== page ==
This month marks the 40th anniversary of the 1968 student strike at Columbia University, one of the many pivotal events of 1968 being remembered this year. Locus Focus host Barbara Bernstein, as a freshman at Barnard College, spent a week occupying Low Library, the office of Columbia University's president, along with 100 other students, kicking off a series of actions and mass arrests that shut down the university for the rest of the semester. Today she speaks with fellow striker and Low Library occupier Hilton Obenzinger, (obenzinger.com) whose memoir Busy Dying (chax press) comes out this month.
Hole in the Bucket, a show about and for homelessness. Here is an excerpt from our most recent show featuring an organization for homeless women called The Seattle Sisterhood of Homeless Women In Poetry. The book this poem is read from is Beloved Community.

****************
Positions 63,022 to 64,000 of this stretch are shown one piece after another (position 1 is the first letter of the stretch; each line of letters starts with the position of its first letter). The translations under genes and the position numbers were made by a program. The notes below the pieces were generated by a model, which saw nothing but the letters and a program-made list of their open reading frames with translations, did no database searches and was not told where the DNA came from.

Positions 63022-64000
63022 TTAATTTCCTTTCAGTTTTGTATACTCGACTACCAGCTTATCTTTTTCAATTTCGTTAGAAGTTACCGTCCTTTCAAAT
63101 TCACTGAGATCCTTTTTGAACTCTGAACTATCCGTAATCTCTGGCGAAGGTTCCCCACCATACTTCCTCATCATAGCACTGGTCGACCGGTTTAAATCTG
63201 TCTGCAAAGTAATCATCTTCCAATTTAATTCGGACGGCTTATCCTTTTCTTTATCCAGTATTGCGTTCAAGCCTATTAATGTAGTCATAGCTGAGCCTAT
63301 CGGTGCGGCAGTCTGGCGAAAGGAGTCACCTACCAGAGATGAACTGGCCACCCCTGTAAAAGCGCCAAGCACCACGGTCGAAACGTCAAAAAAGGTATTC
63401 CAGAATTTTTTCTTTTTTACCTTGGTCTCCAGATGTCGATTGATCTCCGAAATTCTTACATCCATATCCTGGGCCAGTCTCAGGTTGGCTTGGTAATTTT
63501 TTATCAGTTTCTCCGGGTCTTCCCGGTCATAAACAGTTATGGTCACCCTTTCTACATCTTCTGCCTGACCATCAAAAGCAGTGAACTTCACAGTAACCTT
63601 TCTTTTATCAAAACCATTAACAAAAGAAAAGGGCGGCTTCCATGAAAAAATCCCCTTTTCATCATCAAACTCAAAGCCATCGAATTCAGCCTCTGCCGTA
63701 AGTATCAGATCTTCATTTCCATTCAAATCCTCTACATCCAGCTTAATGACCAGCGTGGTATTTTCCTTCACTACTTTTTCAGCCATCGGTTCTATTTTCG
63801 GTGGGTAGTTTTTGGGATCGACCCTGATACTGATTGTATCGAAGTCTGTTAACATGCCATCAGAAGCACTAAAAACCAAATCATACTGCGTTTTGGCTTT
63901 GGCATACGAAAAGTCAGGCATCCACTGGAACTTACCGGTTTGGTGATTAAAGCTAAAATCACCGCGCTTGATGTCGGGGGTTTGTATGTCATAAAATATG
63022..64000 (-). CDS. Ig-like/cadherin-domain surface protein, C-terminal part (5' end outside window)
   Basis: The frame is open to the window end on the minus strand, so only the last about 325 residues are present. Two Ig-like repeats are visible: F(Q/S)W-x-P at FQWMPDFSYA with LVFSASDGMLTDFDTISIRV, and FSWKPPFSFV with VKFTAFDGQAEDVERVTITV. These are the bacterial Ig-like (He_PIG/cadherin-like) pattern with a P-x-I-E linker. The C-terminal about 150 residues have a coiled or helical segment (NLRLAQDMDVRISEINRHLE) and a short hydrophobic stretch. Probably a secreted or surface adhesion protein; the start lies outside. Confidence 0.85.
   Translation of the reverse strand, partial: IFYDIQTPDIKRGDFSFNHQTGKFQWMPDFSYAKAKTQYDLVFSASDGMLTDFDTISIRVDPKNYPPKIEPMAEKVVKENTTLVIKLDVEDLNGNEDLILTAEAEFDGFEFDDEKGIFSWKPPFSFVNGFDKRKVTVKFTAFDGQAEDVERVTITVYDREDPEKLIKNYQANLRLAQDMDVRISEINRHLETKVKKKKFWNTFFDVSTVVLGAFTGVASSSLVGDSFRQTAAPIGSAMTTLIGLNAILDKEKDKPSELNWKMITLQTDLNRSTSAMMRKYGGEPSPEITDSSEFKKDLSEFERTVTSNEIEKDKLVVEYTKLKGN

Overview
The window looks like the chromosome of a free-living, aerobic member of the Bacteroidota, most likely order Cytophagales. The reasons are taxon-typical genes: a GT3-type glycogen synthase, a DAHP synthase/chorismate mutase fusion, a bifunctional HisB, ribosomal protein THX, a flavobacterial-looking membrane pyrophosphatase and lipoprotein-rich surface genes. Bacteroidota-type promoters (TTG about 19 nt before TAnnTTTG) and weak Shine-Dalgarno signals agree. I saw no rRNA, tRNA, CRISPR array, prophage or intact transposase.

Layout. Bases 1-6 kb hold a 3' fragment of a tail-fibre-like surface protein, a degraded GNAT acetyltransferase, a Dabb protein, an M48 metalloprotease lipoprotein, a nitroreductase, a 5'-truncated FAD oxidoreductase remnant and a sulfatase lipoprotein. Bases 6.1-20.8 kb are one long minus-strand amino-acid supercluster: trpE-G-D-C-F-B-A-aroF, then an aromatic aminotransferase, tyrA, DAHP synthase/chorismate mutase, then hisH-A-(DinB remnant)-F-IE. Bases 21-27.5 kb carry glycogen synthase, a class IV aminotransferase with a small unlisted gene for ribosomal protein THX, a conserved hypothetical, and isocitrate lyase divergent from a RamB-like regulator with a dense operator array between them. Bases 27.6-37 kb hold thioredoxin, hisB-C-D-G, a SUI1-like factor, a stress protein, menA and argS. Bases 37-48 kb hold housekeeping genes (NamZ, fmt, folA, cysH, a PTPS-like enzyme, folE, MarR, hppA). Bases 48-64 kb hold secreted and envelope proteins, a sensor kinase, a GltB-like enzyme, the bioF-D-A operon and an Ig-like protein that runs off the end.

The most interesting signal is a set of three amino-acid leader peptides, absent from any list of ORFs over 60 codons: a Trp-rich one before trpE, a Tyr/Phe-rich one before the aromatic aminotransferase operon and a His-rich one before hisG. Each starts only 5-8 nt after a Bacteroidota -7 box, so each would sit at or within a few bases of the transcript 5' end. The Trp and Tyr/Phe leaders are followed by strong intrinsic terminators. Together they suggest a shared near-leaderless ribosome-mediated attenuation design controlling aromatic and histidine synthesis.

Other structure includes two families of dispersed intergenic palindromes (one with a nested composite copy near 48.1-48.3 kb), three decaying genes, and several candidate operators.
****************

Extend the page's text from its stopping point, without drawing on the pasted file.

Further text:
There’s good news for thousands of Oregonians living in subsidized housing.
Because of a Bill passed during the special legislative session in February, as well as several grants and donations from both private and public sources, over 7,000 housing units will be given a much-needed refurbishing.
The Ubu Half Hour Special: Whereas most programs have specials that are as long if not longer than the normal program, the Ubu Hour does things differently, by airing only half an hour this month. As a treat to the KBOO members, we will inflict half as much Ubu Hour insipidness and inanity on the listening public. Not only is it only half an hour long, but the Ubu 1/2-Hour contains no new radio theater, just some excerpts from previous shows (The Torturer's Apprentice and the rather notorious FCC Show, either of which can be obtained by calling 503 232-8818 or 1 877- 500-5266 by Friday Apr 11th) as well as the usual begging and pleading for the money which this radio station needs.
The Bonneville Power Administration has reached a 900 million dollar settlement with Indian tribes on ways to increase protection for endangered and threatened salmon in the Columbia River Basin over the next 10 years.
The tribes and the federal agency have been at odds for years in court over the conflict between salmon runs and power demands on the river.